Students explore the concept of composition and using the grid to organize space.
- [Narrator] The next concept we'll examine regarding the designer's role in the web design work flow, is composition and the grid. When organizing content in two-dimensional space, one of the best ways to keep the viewer from being overwhelmed by information is to organize the space using a grid-based layout system. In fact, with the grid as your armature, you can easily arrange objects within your web layout in such a way that the space looks organized and uncluttered while still being aesthetically pleasing.
After all, your main goal is to compose your design in a meaningful way that promotes the site to the desired target audience. Of course, using the 960 grid or some other sized grid-based layout system alone will not guarantee a lovely site. The fact is that there are plenty of websites out there that follow the rules, yet are still uninteresting or unattractive. What you will find on the internet however, is that the most visually pleasing websites often do use a grid-based layout system of some kind, so let's examine some of the main features of working with a grid-layout system for the web.
First, you'll need to pick out a grid-layout system. Most include a max width, a set number of columns and even gutters, and if you are lucky the documentation that comes with the source files, will be easy enough for you to figure out. For instance, let's take a look at the Responsive Grid System. This site itself uses its own grid system and provides plenty of examples of ways to compose your space. As you can see, and I'll just scroll down as I talk, as you could see the layout here is divided up into several horizontal sections and within each you have a set number of columns and rows.
There's even an area further down here that shows you how the grid is broken down into a set number of columns and this can help you envision different ways for you to organize your sites content. If you haven't worked with any grid-based layout systems yet, there are several open source options available to you online. Here is a nice list of a few of the more popular options including the 960 grid system, the responsive grid system and Twitter's Bootstrap which is probably the most widely used system right now.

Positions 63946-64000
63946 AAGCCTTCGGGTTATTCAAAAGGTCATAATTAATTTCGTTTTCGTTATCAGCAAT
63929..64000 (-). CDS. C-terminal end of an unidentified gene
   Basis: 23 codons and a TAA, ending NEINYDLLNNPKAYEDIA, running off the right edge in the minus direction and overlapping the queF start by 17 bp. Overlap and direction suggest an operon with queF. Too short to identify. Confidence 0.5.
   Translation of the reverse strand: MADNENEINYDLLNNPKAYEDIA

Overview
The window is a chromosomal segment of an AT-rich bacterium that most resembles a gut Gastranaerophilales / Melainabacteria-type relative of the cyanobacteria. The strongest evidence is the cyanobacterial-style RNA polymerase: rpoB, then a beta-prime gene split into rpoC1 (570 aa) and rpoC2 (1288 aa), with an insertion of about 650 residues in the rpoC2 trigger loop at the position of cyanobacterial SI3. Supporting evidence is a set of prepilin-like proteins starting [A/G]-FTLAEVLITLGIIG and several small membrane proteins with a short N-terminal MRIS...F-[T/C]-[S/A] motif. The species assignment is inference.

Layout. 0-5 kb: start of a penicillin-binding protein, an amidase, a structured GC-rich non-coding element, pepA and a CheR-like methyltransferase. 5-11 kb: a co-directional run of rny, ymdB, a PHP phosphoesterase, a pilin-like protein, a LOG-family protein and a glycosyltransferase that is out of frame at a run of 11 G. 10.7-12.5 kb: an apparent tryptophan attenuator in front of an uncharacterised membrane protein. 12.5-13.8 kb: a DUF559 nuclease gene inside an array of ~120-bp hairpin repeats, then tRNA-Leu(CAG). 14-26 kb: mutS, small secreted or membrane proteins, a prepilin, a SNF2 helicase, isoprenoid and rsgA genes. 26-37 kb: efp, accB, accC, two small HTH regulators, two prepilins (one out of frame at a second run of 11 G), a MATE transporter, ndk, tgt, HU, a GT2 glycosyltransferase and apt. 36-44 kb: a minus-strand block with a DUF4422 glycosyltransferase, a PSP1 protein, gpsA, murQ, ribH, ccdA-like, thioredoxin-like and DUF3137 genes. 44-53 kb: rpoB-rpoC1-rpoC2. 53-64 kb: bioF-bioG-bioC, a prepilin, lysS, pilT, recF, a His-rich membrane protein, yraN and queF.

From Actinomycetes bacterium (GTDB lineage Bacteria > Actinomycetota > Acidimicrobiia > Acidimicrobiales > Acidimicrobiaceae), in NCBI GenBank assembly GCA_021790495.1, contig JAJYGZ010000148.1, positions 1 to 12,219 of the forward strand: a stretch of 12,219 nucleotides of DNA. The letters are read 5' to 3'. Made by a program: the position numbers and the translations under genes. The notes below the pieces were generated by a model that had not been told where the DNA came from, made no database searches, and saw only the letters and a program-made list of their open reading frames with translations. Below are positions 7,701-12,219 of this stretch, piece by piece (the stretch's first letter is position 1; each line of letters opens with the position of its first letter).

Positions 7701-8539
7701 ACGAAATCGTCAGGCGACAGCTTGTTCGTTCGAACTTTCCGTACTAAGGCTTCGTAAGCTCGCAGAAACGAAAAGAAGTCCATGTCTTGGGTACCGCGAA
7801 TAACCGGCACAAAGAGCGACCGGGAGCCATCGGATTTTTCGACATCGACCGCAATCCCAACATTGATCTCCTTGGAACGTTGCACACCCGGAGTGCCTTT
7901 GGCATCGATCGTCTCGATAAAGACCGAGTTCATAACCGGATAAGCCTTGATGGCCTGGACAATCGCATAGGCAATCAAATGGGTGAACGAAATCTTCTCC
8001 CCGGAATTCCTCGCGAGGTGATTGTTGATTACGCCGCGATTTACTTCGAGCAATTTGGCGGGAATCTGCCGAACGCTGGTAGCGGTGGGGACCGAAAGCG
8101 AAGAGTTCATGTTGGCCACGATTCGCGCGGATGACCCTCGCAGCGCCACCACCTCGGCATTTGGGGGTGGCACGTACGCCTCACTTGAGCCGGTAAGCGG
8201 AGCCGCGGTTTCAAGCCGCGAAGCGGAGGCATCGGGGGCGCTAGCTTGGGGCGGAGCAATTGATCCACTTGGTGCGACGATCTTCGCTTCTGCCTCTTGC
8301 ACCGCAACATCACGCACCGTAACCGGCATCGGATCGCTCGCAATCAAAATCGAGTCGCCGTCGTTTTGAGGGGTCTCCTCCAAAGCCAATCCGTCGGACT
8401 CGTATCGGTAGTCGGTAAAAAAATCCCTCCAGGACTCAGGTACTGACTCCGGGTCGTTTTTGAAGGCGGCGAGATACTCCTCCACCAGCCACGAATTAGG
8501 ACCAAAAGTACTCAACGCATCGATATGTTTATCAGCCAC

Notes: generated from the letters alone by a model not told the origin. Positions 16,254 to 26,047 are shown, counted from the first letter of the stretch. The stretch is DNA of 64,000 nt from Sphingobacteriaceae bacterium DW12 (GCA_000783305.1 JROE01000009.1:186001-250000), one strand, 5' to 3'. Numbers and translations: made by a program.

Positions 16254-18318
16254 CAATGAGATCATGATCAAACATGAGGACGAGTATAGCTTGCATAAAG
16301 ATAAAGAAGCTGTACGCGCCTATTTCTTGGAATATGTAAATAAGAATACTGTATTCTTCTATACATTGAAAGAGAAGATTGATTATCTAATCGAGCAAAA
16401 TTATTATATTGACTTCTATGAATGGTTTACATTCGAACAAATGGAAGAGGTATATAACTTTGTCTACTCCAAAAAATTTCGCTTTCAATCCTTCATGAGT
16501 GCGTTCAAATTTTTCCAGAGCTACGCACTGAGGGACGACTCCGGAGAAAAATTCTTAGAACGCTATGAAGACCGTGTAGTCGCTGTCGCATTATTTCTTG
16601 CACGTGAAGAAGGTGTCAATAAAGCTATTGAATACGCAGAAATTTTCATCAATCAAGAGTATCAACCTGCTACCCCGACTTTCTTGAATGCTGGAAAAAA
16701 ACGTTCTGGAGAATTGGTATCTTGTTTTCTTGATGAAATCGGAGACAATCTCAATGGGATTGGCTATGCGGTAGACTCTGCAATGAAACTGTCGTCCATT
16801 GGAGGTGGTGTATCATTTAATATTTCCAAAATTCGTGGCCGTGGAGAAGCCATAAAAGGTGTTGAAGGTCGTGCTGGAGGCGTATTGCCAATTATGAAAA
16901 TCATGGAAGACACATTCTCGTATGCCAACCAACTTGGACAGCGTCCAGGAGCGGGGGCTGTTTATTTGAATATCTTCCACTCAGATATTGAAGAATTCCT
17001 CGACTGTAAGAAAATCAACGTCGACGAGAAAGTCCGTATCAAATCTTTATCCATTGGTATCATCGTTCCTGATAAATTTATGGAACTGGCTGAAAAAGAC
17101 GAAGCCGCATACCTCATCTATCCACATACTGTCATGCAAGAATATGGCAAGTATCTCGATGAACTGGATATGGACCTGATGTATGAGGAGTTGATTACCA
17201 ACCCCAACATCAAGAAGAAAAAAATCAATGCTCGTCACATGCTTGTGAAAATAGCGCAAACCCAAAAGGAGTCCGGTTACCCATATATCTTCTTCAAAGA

The second feature to understand when working with a grid-based layout system, is that you need to work with ratios. With ratios you can size objects and text, in such a way that they'll scale up and down proportionately. This means you may want to stack the sizes of your fonts for heading one, heading two, heading three, paragraph and so forth, so that each format is a set number of increments from the next. Using points for example, that could be 14 points for paragraphs, then 16 points for heading three, 18 points for heading two and 20 points for heading one.
You can easily adapt this concept to working with ems, percentages or you preferred unit of measure. There is also a jQuery plugin called FitText, that re-sizes you text based on percents. You can learn more about the plugin on this website. Likewise, you may want to work with ratios when sizing your images, such as 100%, 80%, 60% and so forth. The third concept is to align everything.
Align your text, align your columns, align your nav buttons and align your images. Make sure you gutters are even, both horizontally and vertically. Good alignment is the hallmark of good organization. The fourth concept, is use white space. Don't be afraid of open spaces. Just because the web grid layout system uses a set number of columns doesn't mean that you're required to fill them in. Go ahead and leave an area blank if it makes sense to your overall design.
The fifth and last concept to understand when working with a grid-based layout system is, think in terms of responsive or adaptive design. Your layout, that is your text, your images and all your other design elements must all continue to look good when scaled up and down for different devices. When choosing how many divs to have in any one row. Think about how the content will flow when it's linearized for tablets and smart phones. For instance, five or seven divs across, might not scale down as smoothly or evenly, as four, six or eight.
Studies show that organized information is much easier to grasp than disorganized. Using a grid layout system, when you're consciously aware of ratios, alignment, white space and responsive scaling, can help you keep your web layouts organized and meaningful.
- Understanding aesthetics
- Picking harmonious colors
- Structuring your layout
- Using space to organize your design
- Communicating with the right fonts
- Aligning objects to achieve balance
- Adding movement with scrolling and animation
- Achieving proportion by scaling objects and text
- Creating CSS for different devices